MONDAY, August 15, 2022 (HealthDay News) — Improvement in self-measured blood pressure (SMBP) associated with a connected smartphone app is not superior to standard SMBP in lowering BP, according to a study published online August 15 in JAMA internal medicine.
Mark J. Pletcher, MD, MPH, University of California, San Francisco, and colleagues investigated whether enhanced SMBP associated with a connected smartphone app is superior to standard SMBP for BP reduction or satisfaction patients in a randomized trial across 23 health systems. Eligible participants were randomly assigned to enhanced SMBP using a device paired with a connected smartphone app or a standard device (1051 and 1050 participants, respectively).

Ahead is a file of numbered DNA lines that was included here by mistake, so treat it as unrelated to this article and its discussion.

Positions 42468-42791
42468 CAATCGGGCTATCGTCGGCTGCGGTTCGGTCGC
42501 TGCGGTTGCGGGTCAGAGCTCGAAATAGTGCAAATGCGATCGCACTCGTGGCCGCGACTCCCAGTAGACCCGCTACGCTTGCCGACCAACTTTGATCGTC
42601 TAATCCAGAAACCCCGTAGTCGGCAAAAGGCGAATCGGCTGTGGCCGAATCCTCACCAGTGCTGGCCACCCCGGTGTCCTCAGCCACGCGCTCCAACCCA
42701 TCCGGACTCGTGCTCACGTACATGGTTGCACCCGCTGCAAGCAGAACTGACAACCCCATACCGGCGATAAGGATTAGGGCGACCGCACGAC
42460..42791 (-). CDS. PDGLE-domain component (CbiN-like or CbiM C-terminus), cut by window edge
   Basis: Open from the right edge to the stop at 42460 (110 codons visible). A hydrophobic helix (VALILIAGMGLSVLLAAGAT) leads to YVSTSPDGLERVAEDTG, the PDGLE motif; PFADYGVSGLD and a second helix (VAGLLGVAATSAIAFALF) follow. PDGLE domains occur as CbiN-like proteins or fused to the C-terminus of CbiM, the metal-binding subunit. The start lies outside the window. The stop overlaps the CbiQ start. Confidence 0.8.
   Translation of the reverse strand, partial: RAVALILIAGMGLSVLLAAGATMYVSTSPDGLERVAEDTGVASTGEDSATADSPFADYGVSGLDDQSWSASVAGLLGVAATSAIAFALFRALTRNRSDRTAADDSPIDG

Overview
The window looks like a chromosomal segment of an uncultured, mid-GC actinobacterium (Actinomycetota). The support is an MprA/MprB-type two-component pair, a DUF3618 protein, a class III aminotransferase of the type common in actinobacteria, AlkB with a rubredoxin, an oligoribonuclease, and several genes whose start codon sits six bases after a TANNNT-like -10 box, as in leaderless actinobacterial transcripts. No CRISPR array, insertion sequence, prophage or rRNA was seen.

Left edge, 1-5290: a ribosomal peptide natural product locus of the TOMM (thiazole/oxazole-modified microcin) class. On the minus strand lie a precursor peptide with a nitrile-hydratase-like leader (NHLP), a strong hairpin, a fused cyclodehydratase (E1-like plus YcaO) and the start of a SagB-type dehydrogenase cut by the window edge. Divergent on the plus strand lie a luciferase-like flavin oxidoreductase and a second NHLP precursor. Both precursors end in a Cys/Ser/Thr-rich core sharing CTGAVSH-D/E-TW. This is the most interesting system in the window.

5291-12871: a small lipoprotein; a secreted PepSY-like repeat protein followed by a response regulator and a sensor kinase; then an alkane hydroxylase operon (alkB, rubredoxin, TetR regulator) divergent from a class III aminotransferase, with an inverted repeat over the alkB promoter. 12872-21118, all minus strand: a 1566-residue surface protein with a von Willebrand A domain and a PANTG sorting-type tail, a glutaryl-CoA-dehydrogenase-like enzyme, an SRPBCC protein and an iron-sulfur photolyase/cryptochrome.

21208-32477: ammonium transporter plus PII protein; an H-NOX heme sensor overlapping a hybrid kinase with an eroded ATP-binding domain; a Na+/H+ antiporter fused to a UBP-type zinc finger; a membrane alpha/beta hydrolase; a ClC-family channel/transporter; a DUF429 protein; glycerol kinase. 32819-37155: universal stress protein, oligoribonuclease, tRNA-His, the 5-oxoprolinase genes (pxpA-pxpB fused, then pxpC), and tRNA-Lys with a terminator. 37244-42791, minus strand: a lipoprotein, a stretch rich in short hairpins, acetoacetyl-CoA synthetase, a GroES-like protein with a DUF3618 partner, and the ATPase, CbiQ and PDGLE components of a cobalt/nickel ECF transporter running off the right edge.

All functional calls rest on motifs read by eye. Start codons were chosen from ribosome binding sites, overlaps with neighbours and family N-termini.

The researchers found that between baseline and six months, the mean change in systolic blood pressure was -10.8 versus -10.6 mm Hg for improvement from norm. Results for secondary outcomes were mostly nil, with the exception of documented impairment of BP control to less than 140/
“Enhanced SMBP provides no additional BP reduction, and patients would not recommend an enhanced SMBP device to their peers any more than a standard device,” the authors write.
Two authors disclosed financial ties to the pharmaceutical industry.